Data from: Experimental warming increases herbivory by leaf-chewing insects in an alpine plant community
Birkemoe, Tone; Bergmann, Saskia; Hasle, Toril E.; Klanderud, Kari (2016), Data from: Experimental warming increases herbivory by leaf-chewing insects in an alpine plant community, Dryad, Dataset, https://doi.org/10.5061/dryad.nh427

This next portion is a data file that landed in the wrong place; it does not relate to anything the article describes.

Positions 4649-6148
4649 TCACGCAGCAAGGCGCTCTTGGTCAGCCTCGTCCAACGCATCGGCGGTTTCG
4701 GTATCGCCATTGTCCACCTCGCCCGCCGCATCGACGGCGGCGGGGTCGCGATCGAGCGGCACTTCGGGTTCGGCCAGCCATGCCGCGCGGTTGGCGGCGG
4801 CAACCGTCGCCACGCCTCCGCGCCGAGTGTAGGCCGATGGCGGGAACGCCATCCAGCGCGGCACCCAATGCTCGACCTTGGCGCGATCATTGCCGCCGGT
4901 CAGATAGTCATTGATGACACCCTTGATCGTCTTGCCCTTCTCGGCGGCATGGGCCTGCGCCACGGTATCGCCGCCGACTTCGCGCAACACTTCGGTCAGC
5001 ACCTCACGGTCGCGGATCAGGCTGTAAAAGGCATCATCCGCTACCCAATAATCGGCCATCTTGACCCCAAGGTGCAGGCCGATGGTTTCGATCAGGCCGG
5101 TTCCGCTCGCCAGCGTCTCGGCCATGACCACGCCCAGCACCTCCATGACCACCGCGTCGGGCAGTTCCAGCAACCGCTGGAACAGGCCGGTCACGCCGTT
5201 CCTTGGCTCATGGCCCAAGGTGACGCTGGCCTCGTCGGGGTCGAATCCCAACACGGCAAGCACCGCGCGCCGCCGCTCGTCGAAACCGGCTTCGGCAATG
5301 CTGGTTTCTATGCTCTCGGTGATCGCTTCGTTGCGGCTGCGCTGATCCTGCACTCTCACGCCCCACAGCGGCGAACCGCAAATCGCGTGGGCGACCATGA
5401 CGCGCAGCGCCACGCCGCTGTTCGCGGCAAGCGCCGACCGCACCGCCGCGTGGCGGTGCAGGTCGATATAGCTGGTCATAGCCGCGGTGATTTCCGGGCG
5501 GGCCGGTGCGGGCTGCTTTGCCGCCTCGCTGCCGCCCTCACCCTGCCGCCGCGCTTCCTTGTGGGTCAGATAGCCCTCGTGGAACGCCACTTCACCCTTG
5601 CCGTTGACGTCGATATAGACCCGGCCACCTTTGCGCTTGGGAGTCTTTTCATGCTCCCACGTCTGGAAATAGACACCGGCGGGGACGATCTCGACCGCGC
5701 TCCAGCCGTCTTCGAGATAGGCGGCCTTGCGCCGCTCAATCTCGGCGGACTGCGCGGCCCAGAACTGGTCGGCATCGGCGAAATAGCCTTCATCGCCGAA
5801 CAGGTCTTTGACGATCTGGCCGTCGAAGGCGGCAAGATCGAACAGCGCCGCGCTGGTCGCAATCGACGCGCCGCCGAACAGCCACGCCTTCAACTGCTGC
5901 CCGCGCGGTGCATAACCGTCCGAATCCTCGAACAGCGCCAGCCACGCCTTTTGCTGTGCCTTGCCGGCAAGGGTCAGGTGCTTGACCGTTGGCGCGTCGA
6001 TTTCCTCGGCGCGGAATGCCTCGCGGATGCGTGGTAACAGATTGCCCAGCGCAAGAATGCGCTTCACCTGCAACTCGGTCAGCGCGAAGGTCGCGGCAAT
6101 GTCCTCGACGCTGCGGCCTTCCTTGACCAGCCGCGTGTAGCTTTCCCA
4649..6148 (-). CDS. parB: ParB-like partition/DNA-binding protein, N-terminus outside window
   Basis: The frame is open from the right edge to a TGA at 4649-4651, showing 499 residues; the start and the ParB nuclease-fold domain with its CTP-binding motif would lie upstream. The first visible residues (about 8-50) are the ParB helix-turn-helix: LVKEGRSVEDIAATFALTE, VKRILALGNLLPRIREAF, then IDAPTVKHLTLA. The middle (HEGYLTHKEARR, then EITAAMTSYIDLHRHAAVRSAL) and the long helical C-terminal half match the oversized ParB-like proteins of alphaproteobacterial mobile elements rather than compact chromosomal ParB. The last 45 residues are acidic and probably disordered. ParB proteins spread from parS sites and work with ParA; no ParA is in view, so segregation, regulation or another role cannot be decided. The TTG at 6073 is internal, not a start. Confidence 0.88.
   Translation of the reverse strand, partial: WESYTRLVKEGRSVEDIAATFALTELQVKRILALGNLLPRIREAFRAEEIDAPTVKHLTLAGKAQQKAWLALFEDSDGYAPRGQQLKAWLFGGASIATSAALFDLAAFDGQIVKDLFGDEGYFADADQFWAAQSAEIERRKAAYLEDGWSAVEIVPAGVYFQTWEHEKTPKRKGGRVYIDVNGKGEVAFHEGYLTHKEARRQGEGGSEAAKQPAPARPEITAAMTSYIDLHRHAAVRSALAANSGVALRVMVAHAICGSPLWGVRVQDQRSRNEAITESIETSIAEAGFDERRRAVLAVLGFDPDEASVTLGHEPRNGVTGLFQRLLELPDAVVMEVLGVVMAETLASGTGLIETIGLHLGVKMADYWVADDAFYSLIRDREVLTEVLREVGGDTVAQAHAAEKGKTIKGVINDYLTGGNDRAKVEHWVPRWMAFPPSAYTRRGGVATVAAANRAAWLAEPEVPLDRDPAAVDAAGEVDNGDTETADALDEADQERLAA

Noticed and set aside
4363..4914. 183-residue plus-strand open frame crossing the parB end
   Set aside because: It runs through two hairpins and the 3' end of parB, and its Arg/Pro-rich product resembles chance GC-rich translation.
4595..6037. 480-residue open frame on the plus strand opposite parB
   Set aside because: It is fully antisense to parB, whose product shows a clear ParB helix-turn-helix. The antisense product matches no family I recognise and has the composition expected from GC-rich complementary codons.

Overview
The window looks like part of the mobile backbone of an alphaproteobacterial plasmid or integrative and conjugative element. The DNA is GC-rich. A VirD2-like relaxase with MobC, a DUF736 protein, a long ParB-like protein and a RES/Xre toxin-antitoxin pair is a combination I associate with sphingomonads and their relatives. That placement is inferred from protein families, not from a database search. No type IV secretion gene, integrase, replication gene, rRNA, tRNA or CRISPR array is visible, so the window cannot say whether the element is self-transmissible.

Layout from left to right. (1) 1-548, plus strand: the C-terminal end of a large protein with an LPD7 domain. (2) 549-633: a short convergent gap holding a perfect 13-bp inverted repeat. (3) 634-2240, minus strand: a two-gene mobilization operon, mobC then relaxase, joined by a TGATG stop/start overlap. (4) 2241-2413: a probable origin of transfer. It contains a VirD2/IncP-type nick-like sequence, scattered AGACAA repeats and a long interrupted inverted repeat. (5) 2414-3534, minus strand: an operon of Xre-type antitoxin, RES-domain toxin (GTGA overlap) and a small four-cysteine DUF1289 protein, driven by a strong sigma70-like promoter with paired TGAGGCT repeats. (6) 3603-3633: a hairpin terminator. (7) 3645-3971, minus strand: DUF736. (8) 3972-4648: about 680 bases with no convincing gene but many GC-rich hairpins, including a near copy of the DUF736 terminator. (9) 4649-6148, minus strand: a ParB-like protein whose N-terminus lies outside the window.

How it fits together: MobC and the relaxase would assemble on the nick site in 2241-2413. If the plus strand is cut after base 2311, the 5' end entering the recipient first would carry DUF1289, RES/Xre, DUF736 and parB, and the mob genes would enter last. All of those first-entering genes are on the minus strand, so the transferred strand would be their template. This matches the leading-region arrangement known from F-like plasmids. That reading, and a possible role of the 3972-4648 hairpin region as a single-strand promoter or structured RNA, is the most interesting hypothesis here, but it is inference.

Climate warming is predicted to affect species and trophic interactions worldwide, and alpine ecosystems are expected to be especially sensitive to changes. In this study, we used two ongoing climate warming (open-top chambers) experiments at Finse, southern Norway, to examine whether warming had an effect on herbivory by leaf-chewing insects in an alpine Dryas heath community. We recorded feeding marks on the most common vascular plant species in warmed and control plots at two experimental sites at different elevations and carried out a brief inventory of insect herbivores. Experimental warming increased herbivory on Dryas octopetala and Bistorta vivipara. Dryas octopetala also experienced increased herbivory at the lower and warmer site, indicating an overall positive effect of warming, whereas B. vivipara experienced an increased herbivory at the colder and higher site indicating a mixed effect of warming. The Lepidoptera Zygaena exulans and Sympistis nigrita were the two most common leaf-chewing insects in the Dryas heath. Based on the observed patterns of herbivory, the insects life cycles and feeding preferences, we argue that Z. exulans is the most important herbivore on B. vivipara, and S. nigrita the most important herbivore on D. octopetala. We conclude that if the degree of insect herbivory increases in a warmer world, as suggested by this study and others, complex interactions between plants, insects, and site-specific conditions make it hard to predict overall effects on plant communities.